Rheuma is a term that is widely heard and used. We have all heard that “I was always with a lot of pains in my joints, I suffered from rheumatism.” The word rheuma is not strictly a medical term nor refers to a specific disease. Rheuma refers to “rheumatic disease”. When we talk about rheumatic disease we are actually talking about a lot of different diseases but, why then does the saying “I have rheumatism” become popular?
There is some wisdom in the simplification of this group of diseases in the word rheuma, which in the street refers to diseases that we call “inflammatory.” These diseases have many things in common. They are diseases that, among other things, affect the joints of the body but for causes very different from the ailments we all know.
Most joint pains have a mechanical explanation, that is, the wear and tear that they undergo in our daily lives. In the back can produce a hernia after a bad effort or we can have “artrosis” due to the continuous wear of the joints. These ailments sound to us all. But when we talk about rheumatism we are talking about something completely different.
Inflammatory rheumatic diseases are diseases that affect the whole organism although what is most evident, often, are the ailments that occurs at the level of joints and soft tissues (tendons, muscles, etc.). They are diseases that produce inflammation and pain without having a mechanical or traumatic cause. The most common cause is related to immunity. There are alterations of our immunity that cause our own defenses to alter our well-being. Immunity can be altered for many reasons, such as side effects of a drug or infection with a virus, although most of them are unknown or attributed to genetic disorders. In the back the best known is the ankylosing spondylitis that we will discuss in future posts.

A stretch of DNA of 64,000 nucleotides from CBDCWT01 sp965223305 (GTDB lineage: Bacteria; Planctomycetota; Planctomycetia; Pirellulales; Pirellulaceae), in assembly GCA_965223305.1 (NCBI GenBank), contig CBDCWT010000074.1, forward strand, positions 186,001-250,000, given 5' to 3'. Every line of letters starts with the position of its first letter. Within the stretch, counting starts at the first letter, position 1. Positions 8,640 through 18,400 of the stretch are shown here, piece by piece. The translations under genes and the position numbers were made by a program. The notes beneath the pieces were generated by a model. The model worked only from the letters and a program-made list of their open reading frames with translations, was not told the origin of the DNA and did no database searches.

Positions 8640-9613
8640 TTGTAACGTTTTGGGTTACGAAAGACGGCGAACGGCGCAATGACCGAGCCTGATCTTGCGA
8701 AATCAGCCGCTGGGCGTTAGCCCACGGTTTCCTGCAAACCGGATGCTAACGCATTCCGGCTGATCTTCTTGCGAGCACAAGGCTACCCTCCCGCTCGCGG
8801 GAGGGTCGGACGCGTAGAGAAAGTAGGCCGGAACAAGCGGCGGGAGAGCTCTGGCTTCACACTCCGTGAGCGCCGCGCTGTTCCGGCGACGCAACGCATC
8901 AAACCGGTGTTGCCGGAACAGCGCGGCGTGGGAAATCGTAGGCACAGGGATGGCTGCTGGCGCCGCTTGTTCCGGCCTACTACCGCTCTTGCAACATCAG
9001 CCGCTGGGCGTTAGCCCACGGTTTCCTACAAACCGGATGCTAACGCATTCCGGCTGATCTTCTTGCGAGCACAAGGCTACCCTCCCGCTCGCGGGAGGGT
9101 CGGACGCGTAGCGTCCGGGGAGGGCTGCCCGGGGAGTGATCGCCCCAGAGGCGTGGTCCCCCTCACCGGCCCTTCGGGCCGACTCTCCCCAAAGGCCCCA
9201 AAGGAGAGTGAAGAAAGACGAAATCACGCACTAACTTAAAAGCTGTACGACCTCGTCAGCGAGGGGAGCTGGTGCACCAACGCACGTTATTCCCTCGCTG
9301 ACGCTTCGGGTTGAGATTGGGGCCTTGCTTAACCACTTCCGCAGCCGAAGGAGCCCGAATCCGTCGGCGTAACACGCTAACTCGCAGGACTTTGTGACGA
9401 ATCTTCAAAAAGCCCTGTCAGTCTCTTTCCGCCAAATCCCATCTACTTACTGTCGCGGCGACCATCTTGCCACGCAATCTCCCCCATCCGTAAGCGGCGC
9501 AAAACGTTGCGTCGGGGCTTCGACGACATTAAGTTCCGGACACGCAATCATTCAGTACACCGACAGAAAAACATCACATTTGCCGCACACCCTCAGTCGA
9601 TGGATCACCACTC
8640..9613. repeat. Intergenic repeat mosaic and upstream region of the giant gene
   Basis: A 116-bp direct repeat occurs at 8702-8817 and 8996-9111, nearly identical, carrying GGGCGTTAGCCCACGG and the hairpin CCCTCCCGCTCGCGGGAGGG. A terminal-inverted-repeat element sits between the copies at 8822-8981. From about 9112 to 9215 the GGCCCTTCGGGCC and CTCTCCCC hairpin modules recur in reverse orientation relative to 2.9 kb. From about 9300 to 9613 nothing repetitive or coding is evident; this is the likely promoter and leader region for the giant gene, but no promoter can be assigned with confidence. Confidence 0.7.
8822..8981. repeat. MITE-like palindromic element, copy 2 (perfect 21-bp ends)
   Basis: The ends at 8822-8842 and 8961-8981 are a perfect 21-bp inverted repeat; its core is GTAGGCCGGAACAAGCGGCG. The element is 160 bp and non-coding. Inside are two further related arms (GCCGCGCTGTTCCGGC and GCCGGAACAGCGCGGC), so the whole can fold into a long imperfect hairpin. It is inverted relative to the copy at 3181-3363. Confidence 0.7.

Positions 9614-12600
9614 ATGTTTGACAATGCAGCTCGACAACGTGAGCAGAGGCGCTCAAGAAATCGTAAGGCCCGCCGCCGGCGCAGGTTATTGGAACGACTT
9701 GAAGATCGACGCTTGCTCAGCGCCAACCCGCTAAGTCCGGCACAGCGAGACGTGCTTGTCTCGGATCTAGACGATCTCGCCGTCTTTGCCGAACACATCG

These diseases have a different origin and also a different treatment. Be careful with the use and what we mean by the term rheuma. On the one hand there will be people who will call rheuma to any ailments of the joints. On the other hand, there are people with diseases that are diagnosed for not going to the doctor. When we have a disease in our bones, muscles and joints the most sensible is to go to the Primary Care Physician to guide us in the diagnosis and the measures to be taken. Many times with simple questions you can differentiate banal pains from more relevant diseases that need medical care.
As we have commented, the important thing is to be valued by our doctor, we must flee from the self-diagnostics; but we are going to comment some data that can make us suspect that our disease is of rheumatic origin:
– Have inflammation in more than one joint.
– Get up in the morning with rigidity and difficulty to move these joints and above all take more than half an hour to move with certain normality.
– Notice a lot of heat, swelling and redness in the skin surrounding the joint.
– The pain not only does not improve with the rest but it gets worse, reason why we are better with the activity.
– It awakens the pain at night or makes it difficult to sleep.